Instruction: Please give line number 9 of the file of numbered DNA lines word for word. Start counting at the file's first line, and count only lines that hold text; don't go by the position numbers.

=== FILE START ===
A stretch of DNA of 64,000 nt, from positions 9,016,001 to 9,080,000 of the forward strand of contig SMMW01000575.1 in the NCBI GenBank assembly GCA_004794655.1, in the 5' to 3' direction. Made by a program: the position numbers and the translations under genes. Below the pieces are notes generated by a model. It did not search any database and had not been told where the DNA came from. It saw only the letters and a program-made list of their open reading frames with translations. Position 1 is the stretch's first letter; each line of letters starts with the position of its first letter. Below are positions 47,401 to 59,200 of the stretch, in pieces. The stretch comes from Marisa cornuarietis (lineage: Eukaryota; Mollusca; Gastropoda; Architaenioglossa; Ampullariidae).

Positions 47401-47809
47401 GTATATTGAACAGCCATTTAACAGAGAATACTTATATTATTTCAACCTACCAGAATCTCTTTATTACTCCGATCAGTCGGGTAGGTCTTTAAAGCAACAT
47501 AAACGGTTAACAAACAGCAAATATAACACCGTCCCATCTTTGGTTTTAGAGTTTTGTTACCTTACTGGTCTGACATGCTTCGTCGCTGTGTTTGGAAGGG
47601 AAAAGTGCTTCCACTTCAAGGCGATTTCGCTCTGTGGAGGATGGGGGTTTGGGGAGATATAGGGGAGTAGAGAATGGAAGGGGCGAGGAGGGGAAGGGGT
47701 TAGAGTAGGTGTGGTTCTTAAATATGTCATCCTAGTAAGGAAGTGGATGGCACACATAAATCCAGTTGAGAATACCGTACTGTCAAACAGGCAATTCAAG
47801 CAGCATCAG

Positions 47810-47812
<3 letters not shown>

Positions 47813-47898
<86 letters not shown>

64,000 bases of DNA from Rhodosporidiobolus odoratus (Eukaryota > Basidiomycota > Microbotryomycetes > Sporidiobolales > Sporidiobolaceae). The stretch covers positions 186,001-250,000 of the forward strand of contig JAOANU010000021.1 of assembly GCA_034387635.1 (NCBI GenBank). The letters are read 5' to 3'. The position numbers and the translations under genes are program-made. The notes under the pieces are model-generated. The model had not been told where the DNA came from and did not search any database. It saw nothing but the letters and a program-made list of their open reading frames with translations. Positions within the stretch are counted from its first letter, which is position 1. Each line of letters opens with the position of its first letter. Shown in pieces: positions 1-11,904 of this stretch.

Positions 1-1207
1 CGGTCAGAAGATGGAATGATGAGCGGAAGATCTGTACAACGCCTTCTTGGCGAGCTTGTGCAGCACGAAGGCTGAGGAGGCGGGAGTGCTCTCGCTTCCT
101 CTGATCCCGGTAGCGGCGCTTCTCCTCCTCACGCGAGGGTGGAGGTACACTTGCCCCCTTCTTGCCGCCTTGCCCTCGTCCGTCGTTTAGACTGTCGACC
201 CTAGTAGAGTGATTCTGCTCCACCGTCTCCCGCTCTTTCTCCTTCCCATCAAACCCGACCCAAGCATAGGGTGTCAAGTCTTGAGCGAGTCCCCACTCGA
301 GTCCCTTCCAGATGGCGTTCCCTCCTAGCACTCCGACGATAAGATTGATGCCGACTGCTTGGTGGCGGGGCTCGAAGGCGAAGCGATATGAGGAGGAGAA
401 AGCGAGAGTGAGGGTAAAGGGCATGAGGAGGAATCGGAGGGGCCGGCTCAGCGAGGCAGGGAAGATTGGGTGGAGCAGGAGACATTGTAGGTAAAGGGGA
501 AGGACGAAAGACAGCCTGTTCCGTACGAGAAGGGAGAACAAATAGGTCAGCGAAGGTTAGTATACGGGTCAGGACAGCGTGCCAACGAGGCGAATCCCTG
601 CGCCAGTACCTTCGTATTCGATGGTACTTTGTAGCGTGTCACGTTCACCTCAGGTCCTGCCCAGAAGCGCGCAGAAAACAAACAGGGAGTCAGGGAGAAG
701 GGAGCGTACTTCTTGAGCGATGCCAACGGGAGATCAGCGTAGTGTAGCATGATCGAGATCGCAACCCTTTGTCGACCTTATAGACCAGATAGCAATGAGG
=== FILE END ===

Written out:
<3 letters not shown>